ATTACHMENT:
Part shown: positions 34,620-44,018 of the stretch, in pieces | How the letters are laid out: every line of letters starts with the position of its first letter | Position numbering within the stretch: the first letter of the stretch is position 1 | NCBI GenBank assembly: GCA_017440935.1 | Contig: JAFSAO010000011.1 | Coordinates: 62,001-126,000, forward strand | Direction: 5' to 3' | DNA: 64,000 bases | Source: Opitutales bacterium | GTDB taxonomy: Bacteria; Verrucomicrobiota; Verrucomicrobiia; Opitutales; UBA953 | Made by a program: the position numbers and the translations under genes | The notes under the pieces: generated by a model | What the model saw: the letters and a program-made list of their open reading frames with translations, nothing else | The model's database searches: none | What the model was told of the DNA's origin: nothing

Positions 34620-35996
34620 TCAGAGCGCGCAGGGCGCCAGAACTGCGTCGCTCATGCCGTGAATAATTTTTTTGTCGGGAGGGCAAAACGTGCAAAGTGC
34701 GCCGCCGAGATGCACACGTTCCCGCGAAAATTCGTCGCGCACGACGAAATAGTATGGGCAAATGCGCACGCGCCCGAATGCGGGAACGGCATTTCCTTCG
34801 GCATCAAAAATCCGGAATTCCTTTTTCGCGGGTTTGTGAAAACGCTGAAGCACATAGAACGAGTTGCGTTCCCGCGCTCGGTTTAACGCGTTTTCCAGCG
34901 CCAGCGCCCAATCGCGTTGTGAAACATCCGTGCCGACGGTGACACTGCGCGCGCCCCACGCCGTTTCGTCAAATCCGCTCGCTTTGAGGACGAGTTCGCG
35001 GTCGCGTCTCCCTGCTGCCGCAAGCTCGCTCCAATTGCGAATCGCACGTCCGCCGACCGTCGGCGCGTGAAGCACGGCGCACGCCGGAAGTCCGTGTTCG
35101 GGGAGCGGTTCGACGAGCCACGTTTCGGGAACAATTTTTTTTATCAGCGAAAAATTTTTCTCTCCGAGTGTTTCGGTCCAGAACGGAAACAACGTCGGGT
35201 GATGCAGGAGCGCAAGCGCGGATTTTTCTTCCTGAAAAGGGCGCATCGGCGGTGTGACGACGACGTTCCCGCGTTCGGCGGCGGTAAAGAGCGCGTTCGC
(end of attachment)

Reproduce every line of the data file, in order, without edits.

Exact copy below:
Part shown: positions 34,620-44,018 of the stretch, in pieces | How the letters are laid out: every line of letters starts with the position of its first letter | Position numbering within the stretch: the first letter of the stretch is position 1 | NCBI GenBank assembly: GCA_017440935.1 | Contig: JAFSAO010000011.1 | Coordinates: 62,001-126,000, forward strand | Direction: 5' to 3' | DNA: 64,000 bases | Source: Opitutales bacterium | GTDB taxonomy: Bacteria; Verrucomicrobiota; Verrucomicrobiia; Opitutales; UBA953 | Made by a program: the position numbers and the translations under genes | The notes under the pieces: generated by a model | What the model saw: the letters and a program-made list of their open reading frames with translations, nothing else | The model's database searches: none | What the model was told of the DNA's origin: nothing

Positions 34620-35996
34620 TCAGAGCGCGCAGGGCGCCAGAACTGCGTCGCTCATGCCGTGAATAATTTTTTTGTCGGGAGGGCAAAACGTGCAAAGTGC
34701 GCCGCCGAGATGCACACGTTCCCGCGAAAATTCGTCGCGCACGACGAAATAGTATGGGCAAATGCGCACGCGCCCGAATGCGGGAACGGCATTTCCTTCG
34801 GCATCAAAAATCCGGAATTCCTTTTTCGCGGGTTTGTGAAAACGCTGAAGCACATAGAACGAGTTGCGTTCCCGCGCTCGGTTTAACGCGTTTTCCAGCG
34901 CCAGCGCCCAATCGCGTTGTGAAACATCCGTGCCGACGGTGACACTGCGCGCGCCCCACGCCGTTTCGTCAAATCCGCTCGCTTTGAGGACGAGTTCGCG
35001 GTCGCGTCTCCCTGCTGCCGCAAGCTCGCTCCAATTGCGAATCGCACGTCCGCCGACCGTCGGCGCGTGAAGCACGGCGCACGCCGGAAGTCCGTGTTCG
35101 GGGAGCGGTTCGACGAGCCACGTTTCGGGAACAATTTTTTTTATCAGCGAAAAATTTTTCTCTCCGAGTGTTTCGGTCCAGAACGGAAACAACGTCGGGT
35201 GATGCAGGAGCGCAAGCGCGGATTTTTCTTCCTGAAAAGGGCGCATCGGCGGTGTGACGACGACGTTCCCGCGTTCGGCGGCGGTAAAGAGCGCGTTCGC